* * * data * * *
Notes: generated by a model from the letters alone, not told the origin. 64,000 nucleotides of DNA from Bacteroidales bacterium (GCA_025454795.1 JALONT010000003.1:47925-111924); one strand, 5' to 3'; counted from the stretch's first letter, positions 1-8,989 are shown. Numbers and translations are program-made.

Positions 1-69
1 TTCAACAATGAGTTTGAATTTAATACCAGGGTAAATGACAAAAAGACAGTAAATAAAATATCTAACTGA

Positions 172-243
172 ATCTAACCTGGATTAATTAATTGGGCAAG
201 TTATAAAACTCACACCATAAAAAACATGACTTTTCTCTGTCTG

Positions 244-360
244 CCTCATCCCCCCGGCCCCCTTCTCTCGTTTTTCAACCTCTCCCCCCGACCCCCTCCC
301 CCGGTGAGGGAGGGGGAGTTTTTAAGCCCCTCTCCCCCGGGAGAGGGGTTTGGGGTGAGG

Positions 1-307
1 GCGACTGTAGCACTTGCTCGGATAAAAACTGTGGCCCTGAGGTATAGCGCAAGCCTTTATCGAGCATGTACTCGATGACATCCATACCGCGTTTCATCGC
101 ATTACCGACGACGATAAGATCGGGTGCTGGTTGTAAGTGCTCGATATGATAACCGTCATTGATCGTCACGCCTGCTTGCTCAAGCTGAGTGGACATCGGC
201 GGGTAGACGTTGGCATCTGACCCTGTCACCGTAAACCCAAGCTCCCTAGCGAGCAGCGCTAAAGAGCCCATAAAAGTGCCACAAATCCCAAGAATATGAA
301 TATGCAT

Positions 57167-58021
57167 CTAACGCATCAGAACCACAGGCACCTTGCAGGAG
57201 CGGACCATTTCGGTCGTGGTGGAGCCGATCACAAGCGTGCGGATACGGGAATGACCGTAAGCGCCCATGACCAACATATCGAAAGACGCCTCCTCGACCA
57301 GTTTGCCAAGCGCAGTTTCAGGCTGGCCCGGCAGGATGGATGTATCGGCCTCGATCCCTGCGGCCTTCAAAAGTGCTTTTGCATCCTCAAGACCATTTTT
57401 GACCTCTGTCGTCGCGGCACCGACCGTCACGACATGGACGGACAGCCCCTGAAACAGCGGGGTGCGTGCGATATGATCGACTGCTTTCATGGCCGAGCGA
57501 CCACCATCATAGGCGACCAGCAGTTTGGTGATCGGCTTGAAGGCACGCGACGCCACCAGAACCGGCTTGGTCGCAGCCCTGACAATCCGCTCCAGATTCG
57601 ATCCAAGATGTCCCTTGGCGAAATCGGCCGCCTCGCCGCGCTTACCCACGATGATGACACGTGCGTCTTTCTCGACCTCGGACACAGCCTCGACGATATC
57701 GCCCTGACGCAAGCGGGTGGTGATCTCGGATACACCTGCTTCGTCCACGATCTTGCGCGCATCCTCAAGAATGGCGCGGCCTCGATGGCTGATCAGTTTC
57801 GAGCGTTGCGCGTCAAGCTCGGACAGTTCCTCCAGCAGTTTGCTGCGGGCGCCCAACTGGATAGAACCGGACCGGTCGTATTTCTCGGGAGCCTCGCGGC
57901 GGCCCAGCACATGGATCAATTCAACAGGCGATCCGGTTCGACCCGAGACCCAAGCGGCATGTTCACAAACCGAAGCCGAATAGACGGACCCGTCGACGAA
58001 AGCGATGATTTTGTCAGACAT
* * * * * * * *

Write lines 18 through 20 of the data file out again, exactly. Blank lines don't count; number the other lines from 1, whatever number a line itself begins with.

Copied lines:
57301 GTTTGCCAAGCGCAGTTTCAGGCTGGCCCGGCAGGATGGATGTATCGGCCTCGATCCCTGCGGCCTTCAAAAGTGCTTTTGCATCCTCAAGACCATTTTT
57401 GACCTCTGTCGTCGCGGCACCGACCGTCACGACATGGACGGACAGCCCCTGAAACAGCGGGGTGCGTGCGATATGATCGACTGCTTTCATGGCCGAGCGA
57501 CCACCATCATAGGCGACCAGCAGTTTGGTGATCGGCTTGAAGGCACGCGACGCCACCAGAACCGGCTTGGTCGCAGCCCTGACAATCCGCTCCAGATTCG